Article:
The Postal Service is testing new, larger mailbox designs that can handle more than 70 percent of the packages sent through the mail.
As the mail mix continues to change — with fewer letters and a growing volume of packages — customers often find their mailbox is stuffed to overflowing.
Many parcels won’t fit in standard curbside boxes, which means packages are delivered to doorsteps — susceptible to theft and damage. Failed delivery attempts and notices are frustrating for residents as well.
An urban mailbox for one or more households is being tested in New York, Massachusetts, Pennsylvania and Washington, DC. Another mailbox for suburban and rural households is being piloted in California, Colorado and North Dakota.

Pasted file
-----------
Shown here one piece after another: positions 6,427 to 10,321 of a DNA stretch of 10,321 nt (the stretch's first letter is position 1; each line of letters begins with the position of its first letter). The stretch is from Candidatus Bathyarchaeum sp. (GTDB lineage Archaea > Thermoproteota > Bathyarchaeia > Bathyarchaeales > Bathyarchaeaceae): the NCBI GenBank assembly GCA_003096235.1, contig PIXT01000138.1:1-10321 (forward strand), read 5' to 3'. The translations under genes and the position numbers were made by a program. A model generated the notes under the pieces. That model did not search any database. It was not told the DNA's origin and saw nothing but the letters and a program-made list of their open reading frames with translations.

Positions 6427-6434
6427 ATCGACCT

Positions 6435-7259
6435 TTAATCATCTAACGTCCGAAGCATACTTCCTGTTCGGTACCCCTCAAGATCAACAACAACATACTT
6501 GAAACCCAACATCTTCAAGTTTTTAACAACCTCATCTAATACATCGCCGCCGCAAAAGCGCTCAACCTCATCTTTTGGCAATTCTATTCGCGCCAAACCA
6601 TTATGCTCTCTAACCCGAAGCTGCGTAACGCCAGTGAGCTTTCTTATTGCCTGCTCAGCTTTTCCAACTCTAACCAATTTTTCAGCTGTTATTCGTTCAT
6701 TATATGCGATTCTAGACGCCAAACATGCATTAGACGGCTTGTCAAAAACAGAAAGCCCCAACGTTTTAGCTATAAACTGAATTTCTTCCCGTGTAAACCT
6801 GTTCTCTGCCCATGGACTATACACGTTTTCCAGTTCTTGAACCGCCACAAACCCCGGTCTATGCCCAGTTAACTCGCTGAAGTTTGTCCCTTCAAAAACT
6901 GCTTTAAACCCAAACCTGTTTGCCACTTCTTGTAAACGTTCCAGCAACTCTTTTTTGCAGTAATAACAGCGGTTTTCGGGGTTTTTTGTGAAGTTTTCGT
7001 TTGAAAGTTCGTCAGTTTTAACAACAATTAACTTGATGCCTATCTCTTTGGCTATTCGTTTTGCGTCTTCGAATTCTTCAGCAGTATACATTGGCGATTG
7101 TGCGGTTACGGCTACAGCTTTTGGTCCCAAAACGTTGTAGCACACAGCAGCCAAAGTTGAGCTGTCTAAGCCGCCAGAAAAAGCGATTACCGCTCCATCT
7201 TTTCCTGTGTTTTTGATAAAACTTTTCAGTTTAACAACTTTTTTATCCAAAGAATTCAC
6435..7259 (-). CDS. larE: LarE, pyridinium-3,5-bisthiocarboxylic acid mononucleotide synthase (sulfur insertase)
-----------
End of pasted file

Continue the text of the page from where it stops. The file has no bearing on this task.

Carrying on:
“The mailbox in use today was designed over 100 years ago,” said USPS New Products and Innovation VP Gary Reblin. “We need to bring it into the 21st century. Our customers want greater security and convenience for the packages they order online.”
So far, about 165 customers are participating in the tests, which are voluntary.
The Postal Service is paying for the installation of the mailboxes. In return, customers provide feedback on the most-wanted features before wider testing begins.
Initial results are expected next summer.